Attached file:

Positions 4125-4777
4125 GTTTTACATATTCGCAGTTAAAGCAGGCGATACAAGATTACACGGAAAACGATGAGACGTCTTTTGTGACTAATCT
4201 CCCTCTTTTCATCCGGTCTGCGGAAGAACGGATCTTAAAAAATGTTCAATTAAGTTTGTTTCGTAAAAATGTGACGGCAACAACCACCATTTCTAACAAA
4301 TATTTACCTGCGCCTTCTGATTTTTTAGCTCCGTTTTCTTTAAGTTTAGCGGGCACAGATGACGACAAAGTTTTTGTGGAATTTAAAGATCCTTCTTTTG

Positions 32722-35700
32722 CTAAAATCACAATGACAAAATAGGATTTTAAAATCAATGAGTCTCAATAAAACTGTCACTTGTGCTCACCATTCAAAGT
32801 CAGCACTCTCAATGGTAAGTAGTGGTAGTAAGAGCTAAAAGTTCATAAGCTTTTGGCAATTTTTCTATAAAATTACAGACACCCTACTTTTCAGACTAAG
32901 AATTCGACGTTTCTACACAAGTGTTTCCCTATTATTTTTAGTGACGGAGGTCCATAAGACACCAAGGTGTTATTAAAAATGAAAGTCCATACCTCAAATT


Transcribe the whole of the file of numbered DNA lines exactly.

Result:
Positions 4125-4777
4125 GTTTTACATATTCGCAGTTAAAGCAGGCGATACAAGATTACACGGAAAACGATGAGACGTCTTTTGTGACTAATCT
4201 CCCTCTTTTCATCCGGTCTGCGGAAGAACGGATCTTAAAAAATGTTCAATTAAGTTTGTTTCGTAAAAATGTGACGGCAACAACCACCATTTCTAACAAA
4301 TATTTACCTGCGCCTTCTGATTTTTTAGCTCCGTTTTCTTTAAGTTTAGCGGGCACAGATGACGACAAAGTTTTTGTGGAATTTAAAGATCCTTCTTTTG

Positions 32722-35700
32722 CTAAAATCACAATGACAAAATAGGATTTTAAAATCAATGAGTCTCAATAAAACTGTCACTTGTGCTCACCATTCAAAGT
32801 CAGCACTCTCAATGGTAAGTAGTGGTAGTAAGAGCTAAAAGTTCATAAGCTTTTGGCAATTTTTCTATAAAATTACAGACACCCTACTTTTCAGACTAAG
32901 AATTCGACGTTTCTACACAAGTGTTTCCCTATTATTTTTAGTGACGGAGGTCCATAAGACACCAAGGTGTTATTAAAAATGAAAGTCCATACCTCAAATT